The Establishment Clause prohibits government from making adherence to a religion relevant in any way to a person's standing in the political community. Government can run afoul of that prohibition in two principal ways. One is excessive entanglement with religious institutions, which may interfere with the independence of the institutions, give the institutions access to government or governmental powers not fully shared by nonadherents of the religion, and foster the creation of political constituencies defined along religious lines. E.g., Larkin v. Grendel's Den, Inc., 459 U. S. 116 (1982). The second and more direct infringement is government endorsement or disapproval of religion. Endorsement sends a message to nonadherents that they are outsiders, not full members of the political community, and an accompanying message to adherents that they are insiders, favored members of the political community. [...] The proper inquiry under the purpose prong of Lemon, I submit, is whether the government intends to convey a message of endorsement or disapproval of religion.[3]

This is sometimes referred to as the "Endorsement test." A law which fails this test is found to be unconstitutional because it "endorses" religion or religious beliefs in such a way that it tells those who agree that they are favored insiders and those who disagree that they are disfavored outsiders. The other side of the coin would be the "disapproval" of religion or religious beliefs in such a way that those who agree with the beliefs are told that they are disfavored outsiders while those who disagree with the beliefs are told that they are favored insiders.


Justices Brennan, Marshall, Blackmun, and Stevens dissented. The dissenting opinion argued that the case did not pass the Lemon test.[4][5] The secular display surrounding their secular purpose of celebrating of a national holiday could have been done without a clearly religious symbol that supports only one religion to the exclusion of others giving one group public approval of their views. Even if other religious groups are allowed to include "'competing efforts [by religious groups] to gain or maintain the support of government' may 'occasio[n] considerable civil strife.'" The religious crèche is also placed in a central location within the display, which makes even less of the Court's idea that Pawtucket was just including all of the traditional images. The dissenting opinion also mentions that it cannot be compared to a religious display in a museum because it is not solely being considered as a piece of art but as a religious symbol as well. The government recognition of Christmas previously has only been to recognize the secular parts of Christmas, such as spending time with family. The minority also dissented, noting that "Those who believe in the message of the nativity receive the unique and exclusive benefit of public recognition and approval of their views" and that the creche provides "a significant symbolic benefit to religion..."[4] The dissent argued "The effect on minority religious groups, as well as on those who may reject religion, is to convey the message that their views are not similarly worthy of public recognition nor entitled to public support. It was precisely this sort of chauvinism that the Establishment Clause was intended forever to prohibit."[4]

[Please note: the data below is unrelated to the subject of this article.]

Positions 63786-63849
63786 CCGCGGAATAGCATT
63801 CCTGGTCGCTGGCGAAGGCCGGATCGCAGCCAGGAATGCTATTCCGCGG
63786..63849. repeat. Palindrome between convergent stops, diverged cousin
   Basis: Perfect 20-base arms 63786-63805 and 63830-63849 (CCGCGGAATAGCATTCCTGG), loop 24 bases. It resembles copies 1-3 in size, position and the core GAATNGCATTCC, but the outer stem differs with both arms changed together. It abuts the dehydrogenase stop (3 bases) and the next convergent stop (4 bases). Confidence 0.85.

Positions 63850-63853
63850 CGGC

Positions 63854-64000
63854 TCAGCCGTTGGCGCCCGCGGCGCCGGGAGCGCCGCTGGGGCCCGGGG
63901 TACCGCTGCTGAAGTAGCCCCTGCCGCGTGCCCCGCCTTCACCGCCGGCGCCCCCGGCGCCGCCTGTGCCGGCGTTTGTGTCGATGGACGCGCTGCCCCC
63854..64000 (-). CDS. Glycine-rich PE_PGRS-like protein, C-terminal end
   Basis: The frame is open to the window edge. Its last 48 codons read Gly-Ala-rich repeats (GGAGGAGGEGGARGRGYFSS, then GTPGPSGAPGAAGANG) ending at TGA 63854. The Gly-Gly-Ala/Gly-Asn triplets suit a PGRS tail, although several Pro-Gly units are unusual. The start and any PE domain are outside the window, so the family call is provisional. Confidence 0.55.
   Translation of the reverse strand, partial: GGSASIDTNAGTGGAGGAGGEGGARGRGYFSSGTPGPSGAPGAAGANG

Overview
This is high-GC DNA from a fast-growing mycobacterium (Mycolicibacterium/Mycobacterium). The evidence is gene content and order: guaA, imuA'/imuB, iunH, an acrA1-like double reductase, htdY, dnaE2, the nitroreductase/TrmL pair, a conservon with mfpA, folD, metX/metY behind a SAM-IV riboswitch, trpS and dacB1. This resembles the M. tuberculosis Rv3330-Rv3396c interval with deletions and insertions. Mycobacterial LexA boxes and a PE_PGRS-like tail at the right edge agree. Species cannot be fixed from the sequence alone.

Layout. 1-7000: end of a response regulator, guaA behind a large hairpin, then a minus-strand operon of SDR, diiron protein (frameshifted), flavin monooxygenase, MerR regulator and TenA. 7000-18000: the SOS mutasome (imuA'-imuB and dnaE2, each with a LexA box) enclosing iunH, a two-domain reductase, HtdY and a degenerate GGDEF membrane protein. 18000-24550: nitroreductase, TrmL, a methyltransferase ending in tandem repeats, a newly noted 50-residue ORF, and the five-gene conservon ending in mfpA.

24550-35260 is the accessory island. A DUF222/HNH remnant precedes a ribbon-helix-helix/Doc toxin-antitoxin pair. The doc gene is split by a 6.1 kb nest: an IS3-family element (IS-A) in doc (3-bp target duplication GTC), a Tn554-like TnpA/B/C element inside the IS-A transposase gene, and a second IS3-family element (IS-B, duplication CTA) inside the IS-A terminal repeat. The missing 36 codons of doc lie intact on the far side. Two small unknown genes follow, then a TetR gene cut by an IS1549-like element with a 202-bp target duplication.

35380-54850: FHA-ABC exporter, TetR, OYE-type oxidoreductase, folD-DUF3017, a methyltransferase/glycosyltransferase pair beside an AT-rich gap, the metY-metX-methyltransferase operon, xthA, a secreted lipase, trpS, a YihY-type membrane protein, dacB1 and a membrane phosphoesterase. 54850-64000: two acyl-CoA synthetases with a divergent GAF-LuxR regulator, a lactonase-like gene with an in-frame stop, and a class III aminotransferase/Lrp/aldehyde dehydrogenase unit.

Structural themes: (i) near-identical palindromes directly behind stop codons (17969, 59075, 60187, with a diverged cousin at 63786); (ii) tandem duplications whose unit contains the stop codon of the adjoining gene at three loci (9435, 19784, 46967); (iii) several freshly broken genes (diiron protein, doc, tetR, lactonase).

See also[edit]


  1. ^ "Lynch v. Donnelly opinion". Retrieved 2007-12-13.
  2. ^ "Burger opinion". Retrieved 2007-12-13.
  3. ^ "Lynch v. Donnelly". U.S. 465: 687-688 and 691. 1984.
  4. ^ a b c "Brennan opinion". Retrieved 2007-12-13.
  5. ^ "Blackmun opinion". Retrieved 2007-12-13.

"Dennis LYNCH, etc., et al., Petitioners v. Daniel DONNELLY et al". US (465): 668. 4 October 1983. Retrieved 2008-06-28.